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43527
star this property registered interest false more like this
star this property date less than 2014-03-17more like thismore than 2014-03-17
star this property answering body
Department for Education more like this
star this property answering dept id 60 more like this
unstar this property answering dept short name Education more like this
star this property answering dept sort name Education more like this
star this property house id 1 more like this
star this property legislature
25259
star this property pref label House of Commons more like this
star this property question text To ask the Secretary of State for Education, what progress he has made on encouraging computer science and programming in UK schools. more like this
star this property tabling member constituency Windsor more like this
star this property tabling member printed
Adam Afriyie more like this
star this property uin 192351 remove filter
star this property answer
answer
star this property is ministerial correction false more like this
star this property date of answer less than 2014-03-24more like thismore than 2014-03-24
star this property answer text <p>As part of the reforms to the national curriculum, the Department for Education is strengthening the teaching of computing in schools by replacing information and communications technology with computing. The new programmes of study for computing, which will be taught in maintained schools from September 2014, have a much greater emphasis on computer science. For example, pupils at key stage 1 will be taught to create and debug simple programs and key stage 3 pupils will be taught to use two or more programming languages.</p><p>We also working with exam boards and sector experts to review the computer science GCSE and A level so that they reflect and build upon the changes made to the curriculum. The inclusion of computer science in the English Baccalaureate will provide further encouragement for pupils to take up the subject at GCSE level. We are also providing funding for several projects to help teachers acquire the necessary subject knowledge and skills to teach the new computing curriculum.</p><p>We are funding the British Computer Society to build a network of 400 ‘Master Teachers', create online teach-yourself resources and deliver 800 in-school workshops to help primary school teachers improve their subject knowledge. A further £500,000 competitive match-funded scheme was announced on 4 February to support excellent computing teaching and lever additional investment and engagement from business.</p>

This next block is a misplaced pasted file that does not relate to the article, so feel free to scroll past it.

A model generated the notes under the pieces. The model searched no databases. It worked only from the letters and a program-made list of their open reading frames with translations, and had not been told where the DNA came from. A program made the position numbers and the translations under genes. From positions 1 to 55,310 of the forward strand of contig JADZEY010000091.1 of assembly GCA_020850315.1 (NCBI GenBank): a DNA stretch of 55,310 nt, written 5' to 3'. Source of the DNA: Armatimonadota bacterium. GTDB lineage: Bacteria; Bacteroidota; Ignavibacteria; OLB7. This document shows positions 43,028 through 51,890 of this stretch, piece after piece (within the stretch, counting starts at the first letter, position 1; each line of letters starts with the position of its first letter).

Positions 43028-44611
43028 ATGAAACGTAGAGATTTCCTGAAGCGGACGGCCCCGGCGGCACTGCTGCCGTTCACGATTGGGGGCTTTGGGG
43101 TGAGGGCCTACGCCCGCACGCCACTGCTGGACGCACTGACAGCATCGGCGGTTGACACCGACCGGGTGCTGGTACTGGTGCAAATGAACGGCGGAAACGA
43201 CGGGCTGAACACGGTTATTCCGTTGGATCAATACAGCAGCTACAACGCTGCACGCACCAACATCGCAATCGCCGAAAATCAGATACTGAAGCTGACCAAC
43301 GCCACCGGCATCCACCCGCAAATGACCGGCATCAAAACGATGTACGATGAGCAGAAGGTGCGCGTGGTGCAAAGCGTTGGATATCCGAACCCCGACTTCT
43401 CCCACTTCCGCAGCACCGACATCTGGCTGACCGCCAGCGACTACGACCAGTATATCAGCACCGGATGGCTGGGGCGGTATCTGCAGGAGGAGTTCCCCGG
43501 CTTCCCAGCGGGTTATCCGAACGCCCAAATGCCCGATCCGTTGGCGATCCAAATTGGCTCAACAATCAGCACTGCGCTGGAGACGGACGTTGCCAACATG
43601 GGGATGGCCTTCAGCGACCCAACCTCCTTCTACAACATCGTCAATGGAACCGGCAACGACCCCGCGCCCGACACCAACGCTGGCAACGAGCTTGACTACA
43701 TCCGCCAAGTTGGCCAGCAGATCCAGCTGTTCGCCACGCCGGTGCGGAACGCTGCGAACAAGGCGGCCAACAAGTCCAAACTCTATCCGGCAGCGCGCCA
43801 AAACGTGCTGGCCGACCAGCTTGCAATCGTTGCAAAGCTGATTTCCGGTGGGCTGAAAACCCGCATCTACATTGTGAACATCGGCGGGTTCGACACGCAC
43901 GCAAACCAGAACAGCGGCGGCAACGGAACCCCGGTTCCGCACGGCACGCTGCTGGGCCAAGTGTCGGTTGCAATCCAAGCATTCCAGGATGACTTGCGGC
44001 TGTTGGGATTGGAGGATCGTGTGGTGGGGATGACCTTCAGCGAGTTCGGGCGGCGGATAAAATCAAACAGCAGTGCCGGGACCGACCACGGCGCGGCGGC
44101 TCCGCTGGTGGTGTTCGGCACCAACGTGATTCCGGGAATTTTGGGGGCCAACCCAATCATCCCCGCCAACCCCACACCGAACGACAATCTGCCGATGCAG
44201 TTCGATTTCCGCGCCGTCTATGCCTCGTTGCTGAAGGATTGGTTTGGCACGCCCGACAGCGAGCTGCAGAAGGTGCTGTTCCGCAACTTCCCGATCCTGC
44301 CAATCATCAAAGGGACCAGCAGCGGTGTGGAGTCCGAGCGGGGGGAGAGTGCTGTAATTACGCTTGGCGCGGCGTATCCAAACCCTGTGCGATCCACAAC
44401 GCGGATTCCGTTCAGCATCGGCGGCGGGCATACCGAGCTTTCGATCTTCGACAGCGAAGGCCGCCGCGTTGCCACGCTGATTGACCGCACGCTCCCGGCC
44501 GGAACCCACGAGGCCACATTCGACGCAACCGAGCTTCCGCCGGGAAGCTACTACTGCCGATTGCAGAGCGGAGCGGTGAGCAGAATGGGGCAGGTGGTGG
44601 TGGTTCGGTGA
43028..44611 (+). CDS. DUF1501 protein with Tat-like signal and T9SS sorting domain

star this property answering member constituency South West Norfolk more like this
star this property answering member printed Elizabeth Truss remove filter
star this property question first answered
less than 2014-03-24T12:00:00.00Zmore like thismore than 2014-03-24T12:00:00.00Z
unstar this property answering member
4097
star this property label Biography information for Elizabeth Truss more like this
star this property tabling member
1586
unstar this property label Biography information for Adam Afriyie more like this